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The Cell and the Self: Exploring the Relationship Between Cell Phone Involvement and Differentiation of Self Open Access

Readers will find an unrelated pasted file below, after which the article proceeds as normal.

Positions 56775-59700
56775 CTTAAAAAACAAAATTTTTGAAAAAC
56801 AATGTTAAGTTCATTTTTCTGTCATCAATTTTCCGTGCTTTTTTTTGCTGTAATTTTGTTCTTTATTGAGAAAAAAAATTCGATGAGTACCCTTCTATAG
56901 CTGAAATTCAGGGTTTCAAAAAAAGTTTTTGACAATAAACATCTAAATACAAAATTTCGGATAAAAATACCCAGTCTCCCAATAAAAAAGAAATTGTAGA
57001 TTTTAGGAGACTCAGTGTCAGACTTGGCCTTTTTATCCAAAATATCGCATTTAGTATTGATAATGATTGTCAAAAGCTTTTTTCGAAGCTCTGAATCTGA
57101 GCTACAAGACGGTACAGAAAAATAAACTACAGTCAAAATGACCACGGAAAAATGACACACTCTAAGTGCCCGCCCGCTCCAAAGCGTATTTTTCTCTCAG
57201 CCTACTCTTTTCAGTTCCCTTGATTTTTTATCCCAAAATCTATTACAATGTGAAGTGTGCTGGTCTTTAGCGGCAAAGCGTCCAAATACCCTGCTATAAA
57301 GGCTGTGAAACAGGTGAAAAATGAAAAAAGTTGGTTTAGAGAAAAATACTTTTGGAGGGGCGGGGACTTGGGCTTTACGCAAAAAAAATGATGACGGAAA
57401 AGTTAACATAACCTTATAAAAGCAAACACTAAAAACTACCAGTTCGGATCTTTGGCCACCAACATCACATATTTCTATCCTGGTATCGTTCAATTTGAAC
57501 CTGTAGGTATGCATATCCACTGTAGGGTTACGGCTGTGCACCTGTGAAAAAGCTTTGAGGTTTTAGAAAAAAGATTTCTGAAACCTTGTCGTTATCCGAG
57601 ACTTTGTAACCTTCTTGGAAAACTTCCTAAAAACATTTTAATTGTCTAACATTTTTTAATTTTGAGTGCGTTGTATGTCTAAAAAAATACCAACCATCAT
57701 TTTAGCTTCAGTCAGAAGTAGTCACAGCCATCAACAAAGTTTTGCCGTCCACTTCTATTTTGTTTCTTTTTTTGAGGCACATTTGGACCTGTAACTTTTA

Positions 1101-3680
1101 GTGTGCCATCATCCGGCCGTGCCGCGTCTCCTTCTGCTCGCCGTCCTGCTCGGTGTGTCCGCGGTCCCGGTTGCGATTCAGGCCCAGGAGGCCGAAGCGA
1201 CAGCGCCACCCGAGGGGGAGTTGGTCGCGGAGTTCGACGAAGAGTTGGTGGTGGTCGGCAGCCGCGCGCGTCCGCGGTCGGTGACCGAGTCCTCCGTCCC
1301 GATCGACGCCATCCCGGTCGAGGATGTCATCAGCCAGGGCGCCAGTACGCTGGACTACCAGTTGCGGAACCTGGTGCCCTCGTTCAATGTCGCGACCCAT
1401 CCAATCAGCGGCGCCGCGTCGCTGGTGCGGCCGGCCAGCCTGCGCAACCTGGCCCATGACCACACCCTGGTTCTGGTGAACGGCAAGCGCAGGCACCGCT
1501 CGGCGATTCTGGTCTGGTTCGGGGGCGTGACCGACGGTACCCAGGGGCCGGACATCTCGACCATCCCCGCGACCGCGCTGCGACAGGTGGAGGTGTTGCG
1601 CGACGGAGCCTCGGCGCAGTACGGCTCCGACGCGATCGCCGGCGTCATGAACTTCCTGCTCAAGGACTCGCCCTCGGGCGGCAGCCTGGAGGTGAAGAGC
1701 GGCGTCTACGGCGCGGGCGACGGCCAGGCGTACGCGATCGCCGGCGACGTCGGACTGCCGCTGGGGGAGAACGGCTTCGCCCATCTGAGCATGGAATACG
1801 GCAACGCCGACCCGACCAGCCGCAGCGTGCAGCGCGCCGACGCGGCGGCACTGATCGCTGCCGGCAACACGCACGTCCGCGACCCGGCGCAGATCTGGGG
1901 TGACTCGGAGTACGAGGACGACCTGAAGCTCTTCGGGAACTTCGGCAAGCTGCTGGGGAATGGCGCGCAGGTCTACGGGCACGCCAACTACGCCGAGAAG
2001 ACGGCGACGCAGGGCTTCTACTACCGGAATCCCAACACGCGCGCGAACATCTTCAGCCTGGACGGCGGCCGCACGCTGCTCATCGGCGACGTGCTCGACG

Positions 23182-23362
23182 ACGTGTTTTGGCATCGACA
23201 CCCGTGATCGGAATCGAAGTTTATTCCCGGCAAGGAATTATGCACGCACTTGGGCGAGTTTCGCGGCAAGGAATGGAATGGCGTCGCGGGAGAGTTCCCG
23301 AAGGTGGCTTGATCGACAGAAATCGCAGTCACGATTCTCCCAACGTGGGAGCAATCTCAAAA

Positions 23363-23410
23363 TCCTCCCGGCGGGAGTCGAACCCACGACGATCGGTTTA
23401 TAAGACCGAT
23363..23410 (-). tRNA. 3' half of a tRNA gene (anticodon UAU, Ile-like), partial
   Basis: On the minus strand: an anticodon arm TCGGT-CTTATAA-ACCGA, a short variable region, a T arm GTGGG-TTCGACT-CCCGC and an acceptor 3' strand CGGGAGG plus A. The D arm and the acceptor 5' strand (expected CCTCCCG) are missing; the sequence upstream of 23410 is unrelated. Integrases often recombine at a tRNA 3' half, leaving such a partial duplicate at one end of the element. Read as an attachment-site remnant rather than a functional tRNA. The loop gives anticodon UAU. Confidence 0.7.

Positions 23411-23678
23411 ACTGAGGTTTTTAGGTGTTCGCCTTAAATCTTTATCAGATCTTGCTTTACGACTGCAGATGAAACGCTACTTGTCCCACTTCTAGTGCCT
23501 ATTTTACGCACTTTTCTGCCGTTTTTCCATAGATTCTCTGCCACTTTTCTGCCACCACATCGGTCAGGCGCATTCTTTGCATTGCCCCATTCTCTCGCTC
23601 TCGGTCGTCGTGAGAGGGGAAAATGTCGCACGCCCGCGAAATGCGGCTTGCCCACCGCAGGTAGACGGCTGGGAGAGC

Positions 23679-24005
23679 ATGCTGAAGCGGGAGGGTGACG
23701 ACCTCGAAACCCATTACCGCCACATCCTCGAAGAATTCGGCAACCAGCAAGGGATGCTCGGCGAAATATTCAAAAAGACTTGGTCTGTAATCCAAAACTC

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In 2015, the Pew Research Center reported that ninety percent of American adultsowned a cell phone and sixty-four percent owned a smart phone. Any researcher who setouts to examine the nature of relationships in the 21st century must consider how cellphone technology influences communication and connectedness. Current research revealsthat variables such as age, gender, and personality traits influence an individual’s level ofcell phone dependence (Bianchi & Phillips, 2005; Lee, Chang, & Lin, 2014; Takao, 2014;Walsh, White, Cox, & Young, 2011), and that cell phone dependence is linked tosymptoms of anxiety (Billieux, Van der Linden, and Rochat, 2008), depression (Saeb etal., 2015; Thomée, Harenstam, & Hagberg, 2011), sleep disturbances (Jenaro, Flores,Gómez-Vela, González-Gil, & Caballo, 2007; Thomée, Harenstam, & Hagberg, 2011),and low self-esteem (Walsh, White, Cox, & Young, 2011). This study examined the roleof age, gender, and differentiation of self in predicting cell phone dependence and cellphone usage. Research data was collected through an Internet self-report survey from 282adults in the United States and internationally. Hierarchical regression analysis reveal thatdifferentiation of self explained a significant amount of variance in cell phoneinvolvement after controlling for age and gender but did not for cell phone use. Theseresults are discussed as they relate to the potential for addressing cell phone dependencethrough counseling interventions.

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